It’s very common to find molds in homes and buildings. After all, molds grow naturally indoors. And mold spores enter the home through doorways, windows, and heating and air conditioning systems. Spores also enter the home on animals, clothing, shoes, bags and people.
When mold spores drop where there is excessive moisture in your home, they will grow. Common problem sites include humidifiers, leaky roofs and pipes, overflowing sinks, bath tubs and plant pots, steam from cooking, wet clothes drying indoors, dryers exhausting indoors, or where there has been flooding.
Many of the building materials for homes provide suitable nutrients for mold, helping it to grow. Such materials include paper and paper products, cardboard, ceiling tiles, wood, and wood products, dust, paints, wallpaper, insulation materials, drywall, carpet, fabric, and upholstery.
According to the Centers for Disease Control*, “It is not necessary, however, to determine what type of mold you may have. All molds should be treated the same with respect to potential health risks and removal.”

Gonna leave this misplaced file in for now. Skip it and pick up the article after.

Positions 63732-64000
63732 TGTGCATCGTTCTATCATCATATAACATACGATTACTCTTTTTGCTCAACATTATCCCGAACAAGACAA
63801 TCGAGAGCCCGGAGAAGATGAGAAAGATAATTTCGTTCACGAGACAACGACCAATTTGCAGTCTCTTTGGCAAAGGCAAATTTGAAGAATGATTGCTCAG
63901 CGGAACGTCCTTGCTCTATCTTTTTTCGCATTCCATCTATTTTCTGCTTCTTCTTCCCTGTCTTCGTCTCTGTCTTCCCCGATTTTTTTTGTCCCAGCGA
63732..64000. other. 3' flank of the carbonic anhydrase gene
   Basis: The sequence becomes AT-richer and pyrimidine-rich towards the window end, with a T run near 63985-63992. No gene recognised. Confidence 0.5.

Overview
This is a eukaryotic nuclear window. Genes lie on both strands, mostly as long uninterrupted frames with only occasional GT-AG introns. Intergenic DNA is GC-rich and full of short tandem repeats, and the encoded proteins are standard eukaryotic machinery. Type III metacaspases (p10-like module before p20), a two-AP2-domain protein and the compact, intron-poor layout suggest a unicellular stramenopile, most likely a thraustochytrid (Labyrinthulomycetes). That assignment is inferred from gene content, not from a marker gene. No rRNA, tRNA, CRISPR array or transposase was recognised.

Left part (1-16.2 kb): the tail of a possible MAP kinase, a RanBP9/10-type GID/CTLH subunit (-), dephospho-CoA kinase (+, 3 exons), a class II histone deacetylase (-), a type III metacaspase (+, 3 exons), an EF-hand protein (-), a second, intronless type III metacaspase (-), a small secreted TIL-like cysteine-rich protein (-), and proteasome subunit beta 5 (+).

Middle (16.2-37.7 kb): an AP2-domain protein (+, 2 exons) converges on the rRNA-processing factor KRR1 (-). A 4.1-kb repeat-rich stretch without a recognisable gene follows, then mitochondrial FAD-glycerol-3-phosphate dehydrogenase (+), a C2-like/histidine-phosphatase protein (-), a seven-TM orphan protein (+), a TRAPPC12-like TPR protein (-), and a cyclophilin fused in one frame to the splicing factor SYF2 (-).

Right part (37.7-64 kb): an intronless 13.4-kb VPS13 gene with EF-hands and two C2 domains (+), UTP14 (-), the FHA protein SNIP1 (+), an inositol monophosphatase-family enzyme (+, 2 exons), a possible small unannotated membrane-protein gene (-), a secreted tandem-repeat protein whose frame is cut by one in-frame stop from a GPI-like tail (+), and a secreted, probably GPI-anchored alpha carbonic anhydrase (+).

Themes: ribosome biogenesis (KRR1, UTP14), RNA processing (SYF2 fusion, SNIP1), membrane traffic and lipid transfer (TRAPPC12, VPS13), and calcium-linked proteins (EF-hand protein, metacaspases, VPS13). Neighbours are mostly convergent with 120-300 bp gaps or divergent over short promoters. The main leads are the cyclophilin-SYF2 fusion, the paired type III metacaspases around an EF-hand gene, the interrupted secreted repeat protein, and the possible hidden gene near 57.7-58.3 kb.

- “A Brief Guide to Mold, Moisture, and Your Home,” Environmental Protection Agency
- “Repairing Your Flooded Home,” FEMA
- “Controlling Mold Growth in the Home,” Kansas State University
*Sources: California Department of Health Services Indoor Air Quality Info Sheet, “Mold in My Home: What Do I Do?” revised July 2006; Centers for Disease Control and Prevention, “Questions and Answers on Stachybotrys chartarum and other molds”